Vermont Republic

The Vermont Republic is a 20th-century term used to refer to the government of Vermont that existed from 1777 to 1791.[1] In January 1777, delegates from 28 towns met and declared independence from the jurisdictions and land claims both of the British colony of Quebec and of the American states of New Hampshire and New York. They also abolished adult slavery within their boundaries. Many people in Vermont took part in the American Revolution, although the Continental Congress did not recognize the jurisdiction as independent.[2] Because of vehement objections from New York, which had conflicting property claims, the Continental Congress declined to recognize Vermont, then known as the New Hampshire Grants.[3] Vermont's overtures to join the Province of Quebec were accepted by the British, offering generous terms for the Republic's reunion. When the main British army surrendered in 1781, however, American independence became apparent. Vermont, now surrounded on three sides by American territory, rejected the British overtures and instead negotiated terms to enter the United States.[4] In 1791, Vermont officially joined the United States as the 14th state.[5]

Vermont coined a currency called Vermont coppers from a mint operated by Reuben Harmon in East Rupert (1785–1788),[6] and operated a postal system. While the Vermont coppers bore the legend Vermontis. Res. Publica (Latin for "Republic of Vermont"), the constitution and other official documents used the term "State of Vermont". It referred to its chief executive as a "governor". The 1777 constitution refers to Vermont variously: the third paragraph of the preamble, for example, mentions "the State of Vermont", and in the preamble's last paragraph, the constitution refers to itself as "the Constitution of the Commonwealth".[7]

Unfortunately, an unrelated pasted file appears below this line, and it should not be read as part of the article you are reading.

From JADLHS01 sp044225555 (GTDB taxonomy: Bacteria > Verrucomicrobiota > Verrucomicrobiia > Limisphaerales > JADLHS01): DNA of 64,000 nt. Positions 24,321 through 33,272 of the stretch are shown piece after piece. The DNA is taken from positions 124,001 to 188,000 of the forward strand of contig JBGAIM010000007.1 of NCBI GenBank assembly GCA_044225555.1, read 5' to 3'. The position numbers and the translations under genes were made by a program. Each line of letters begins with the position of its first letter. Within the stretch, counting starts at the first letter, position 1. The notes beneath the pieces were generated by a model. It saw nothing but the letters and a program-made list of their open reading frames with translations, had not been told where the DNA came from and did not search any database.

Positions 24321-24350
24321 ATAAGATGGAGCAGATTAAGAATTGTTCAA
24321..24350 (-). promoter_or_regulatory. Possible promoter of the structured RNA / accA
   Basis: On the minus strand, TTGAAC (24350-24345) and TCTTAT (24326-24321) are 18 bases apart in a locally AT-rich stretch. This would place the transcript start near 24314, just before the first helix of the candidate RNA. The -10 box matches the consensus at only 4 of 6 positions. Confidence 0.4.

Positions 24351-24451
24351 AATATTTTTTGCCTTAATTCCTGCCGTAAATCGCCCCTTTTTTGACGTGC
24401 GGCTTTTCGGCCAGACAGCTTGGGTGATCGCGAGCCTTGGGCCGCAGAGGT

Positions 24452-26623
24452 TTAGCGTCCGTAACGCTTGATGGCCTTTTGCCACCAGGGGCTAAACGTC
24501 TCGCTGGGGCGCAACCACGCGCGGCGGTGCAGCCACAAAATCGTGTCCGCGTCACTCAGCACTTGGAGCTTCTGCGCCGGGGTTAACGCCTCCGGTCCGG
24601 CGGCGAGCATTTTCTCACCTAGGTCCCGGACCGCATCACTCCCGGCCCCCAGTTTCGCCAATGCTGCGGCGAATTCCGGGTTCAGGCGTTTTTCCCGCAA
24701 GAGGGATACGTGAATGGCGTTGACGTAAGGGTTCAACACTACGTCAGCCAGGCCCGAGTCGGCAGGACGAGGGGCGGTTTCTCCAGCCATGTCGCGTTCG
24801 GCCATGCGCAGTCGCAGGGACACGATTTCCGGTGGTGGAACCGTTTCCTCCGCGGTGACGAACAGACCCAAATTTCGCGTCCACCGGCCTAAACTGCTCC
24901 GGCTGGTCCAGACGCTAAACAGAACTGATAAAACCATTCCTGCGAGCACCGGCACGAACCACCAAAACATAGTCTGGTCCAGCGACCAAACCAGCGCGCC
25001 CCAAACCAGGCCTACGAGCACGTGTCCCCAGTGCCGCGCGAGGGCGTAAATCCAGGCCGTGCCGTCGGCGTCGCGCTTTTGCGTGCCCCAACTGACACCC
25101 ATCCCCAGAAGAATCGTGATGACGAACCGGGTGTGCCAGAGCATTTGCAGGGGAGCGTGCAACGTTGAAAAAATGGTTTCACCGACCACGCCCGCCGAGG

The historian Frederic F. van de Water called the Vermont Republic the "reluctant republic" because many early citizens favored political union with the United States rather than full independence. Both popular opinion and the legal construction of the government made clear that the independent State of Vermont would eventually join the original 13 states. While the Continental Congress did not allow a seat for Vermont, Vermont engaged William Samuel Johnson, representing Connecticut, to promote its interests.[8] In 1785 the Vermont General Assembly granted Johnson title to the former King's College Tract as a form of compensation for representing Vermont.[9]

Vermont Republic
Republic of New Connecticut
Republic of the Green Mountains

1777–1791
Motto: Freedom and Unity on Great Seal
Stella quarta decima on Vermont coinage
in English "the fourteenth star"
Non-Native Nations Claim over NAFTA countries 1790 (cropped)
Location of the Vermont Republic (green) in 1790
CapitalWindsor, then Castleton
Common languagesEnglish
GovernmentRepublic
Governor 
• 1778–1789
Thomas Chittenden
• 1789–1790
Moses Robinson
• 1790–1791
Thomas Chittenden
LegislatureHouse of Representatives of the Freemen of Vermont
Historical eraAmerican Revolution
• Independence
January 15 1777
• Admitted to Union
March 4 1791
CurrencyVermont copper
Preceded by
Succeeded by
Province of New York
NewHampshire1692Seal.png Province of New Hampshire
New Hampshire Grants
Vermont
Stella14coins
Vermont coin with the passage VERMONTIS. RES. PUBLICA. on the obverse, and the motto "STELLA QUARTA DECIMA" on the reverse
ThomasChittenden
Engraving of Thomas Chittenden, first and third governor of the Vermont Republic, and first governor of the State of Vermont with the most number of gubernatorial terms held to date
ConstitutionHouse WindsorVermont
The Old Constitution House in Windsor, Vermont, where the 1777 constitution was signed, is also called the birthplace of Vermont.